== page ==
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Join us in one of our campaigns this year—the species highlighted in these efforts are of special interest to scientists and managers. Be sure to sign up to receive the campaign-specific messages!

Image credit:
Brian F Powell

Join a Campaign

By participating in one of our regional campaigns you can help researchers answer key questions, get info-rich emails with localized results, and an end of season summary. Use the maps to determine which campaigns are appropriate for your location, and then learn the details on the campaign pages linked from the table below.

If you opt to participate in one of the campaigns, be sure to sign up to receive the campaign-specific messages in your email in-box! These messages, arriving approximately every four to six weeks, will provide project updates and early results, helpful tips, and campaign-specific opportunities. Don't miss out! Look for the sign-up in the right sidebar of the campaign pages.

 

Pest Patrol (see map)

You can help improve the USA-NPN's Pheno Forecasts that predict activity of harmful pest species! Pest Patrol includes 13 species of pests that damage forest and agricultural trees. By signing up for the campaign, you will receive notifications that tell you when to look for life cycle stages such as active caterpillars and active adults in your area.

Pest Patrol badge
Nectar Connectors (see map)

Monarchs, one of our most iconic butterflies, rely on a wide variety of nectar sources spread over a large part of the United States. Changes to these food sources, through habitat loss, pesticide use, and/or climate change, can be costly to monarch populations, as well as to the many other pollinators that rely on these same species for their dietary needs. Help us better understand the phenology of important nectar sources for monarchs and other pollinators.

Nectar Connectors badge
Lilacs (see map) and Dogwoods (see map)

Your observations of lilac life cycle events can enhance the decades of lilac phenology records that have been collected across the U.S. Plant and observe a cloned lilac or report observations of a common lilac already established in your yard.

Observations of cloned and native flowering dogwood are valued for the data gap they fill, especially in the southeastern U.S.

Flower Follower badge
Green Wave (see map)

We are seeking observations of flowering and leaf color in your maples, oaks, and poplars! These observations will help us learn more about pollen activity and the timing of fall color. Of course, you are are still welcome to report on breaking leaf buds, leaves, and other phenophases as well. 

Tree Tracker badge
New! Quercus Quest (see map)

Quercus Quest seeks to better understand the complexities of oaks through phenology. Join us in tracking leafing and flowering of oaks across the eastern US.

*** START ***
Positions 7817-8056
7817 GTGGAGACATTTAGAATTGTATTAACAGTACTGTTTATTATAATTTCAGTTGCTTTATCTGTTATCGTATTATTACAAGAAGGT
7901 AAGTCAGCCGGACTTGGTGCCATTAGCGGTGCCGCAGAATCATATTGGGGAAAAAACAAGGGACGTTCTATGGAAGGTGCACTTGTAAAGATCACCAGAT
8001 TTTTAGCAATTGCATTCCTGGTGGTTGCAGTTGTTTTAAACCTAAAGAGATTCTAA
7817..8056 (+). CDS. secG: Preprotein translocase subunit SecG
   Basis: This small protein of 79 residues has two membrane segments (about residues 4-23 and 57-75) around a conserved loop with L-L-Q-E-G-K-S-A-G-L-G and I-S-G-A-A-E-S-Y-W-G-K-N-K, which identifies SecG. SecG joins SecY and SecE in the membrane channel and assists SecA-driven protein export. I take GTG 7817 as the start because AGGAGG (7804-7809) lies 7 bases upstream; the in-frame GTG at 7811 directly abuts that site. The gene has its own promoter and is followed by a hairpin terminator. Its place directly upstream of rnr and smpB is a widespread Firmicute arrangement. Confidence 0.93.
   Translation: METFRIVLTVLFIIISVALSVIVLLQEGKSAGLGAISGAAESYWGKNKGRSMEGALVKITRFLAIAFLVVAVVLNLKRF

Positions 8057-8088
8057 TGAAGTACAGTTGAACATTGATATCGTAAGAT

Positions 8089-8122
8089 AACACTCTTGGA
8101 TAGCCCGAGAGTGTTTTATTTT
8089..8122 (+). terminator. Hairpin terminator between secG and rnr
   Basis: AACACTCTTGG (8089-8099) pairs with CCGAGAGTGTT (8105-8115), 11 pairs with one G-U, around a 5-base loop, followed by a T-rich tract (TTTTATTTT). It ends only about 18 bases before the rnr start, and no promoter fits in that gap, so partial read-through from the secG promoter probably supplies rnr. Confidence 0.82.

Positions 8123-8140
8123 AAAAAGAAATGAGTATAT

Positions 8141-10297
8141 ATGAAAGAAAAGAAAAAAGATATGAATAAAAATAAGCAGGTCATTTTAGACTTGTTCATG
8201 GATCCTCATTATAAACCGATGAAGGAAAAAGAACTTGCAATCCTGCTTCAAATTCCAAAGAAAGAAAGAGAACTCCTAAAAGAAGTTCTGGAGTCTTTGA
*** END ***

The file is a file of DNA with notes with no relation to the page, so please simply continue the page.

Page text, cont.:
Quercus Quest badge
New! The Redbud Phenology Project (see map)

The eastern redbud is an icon of early spring, but little is known about its phenology. This campaign seeks to learn about when eastern redbuds flowering and fruit across their range and whether the timing has advanced in recent years. 

The Redbud Phenology Project logo
Pesky Plant Trackers (see map)

Your observations of non-native wild parsnip and Japanese knotweed can help managers to correctly time management activities aimed at controlling these species. This campaign is currently focused on Midwest and Northeast states, though it may expand to cover additional species and regions in the future.

Pesky Plant Trackers badge
Pollen Trackers (see map)

Mountain cedar (Juniperus ashei) is one of the most important causes of seasonal allergies in Texas. Your observations of flowering and pollen release of mountain cedar in the winter and eastern redcedar (Juniperus virginiana) in the spring will help researchers create a regional pollen alert system for "cedar fever."

Pollen Trackers logo
Mayfly Watch (see map)

Mayflies are an important food source for a variety of animals and a good indicator of water quality. Help the US Fish & Wildlife Service track the emergence of mayflies along the Upper Mississippi River and its tributaries this summer! 

Mayfly Watch badge
Flowers for Bats (see map)

If you live in Southeastern Arizona, you can help the US Fish & Wildlife Service document flowering of agave and saguaro cactus during the spring and summer flowering periods, an effort called Flowers for Bats. This information will be used by the FWS to conserve and promote habitat for lesser long-nosed bats. 

Flowers for Bats badge

Though we are most interested in the species listed above, you are are welcome to collect and submit observations on any of the 1650 species of plants and animals for which protocols are available.

View the 2019 Campaign Message Archive

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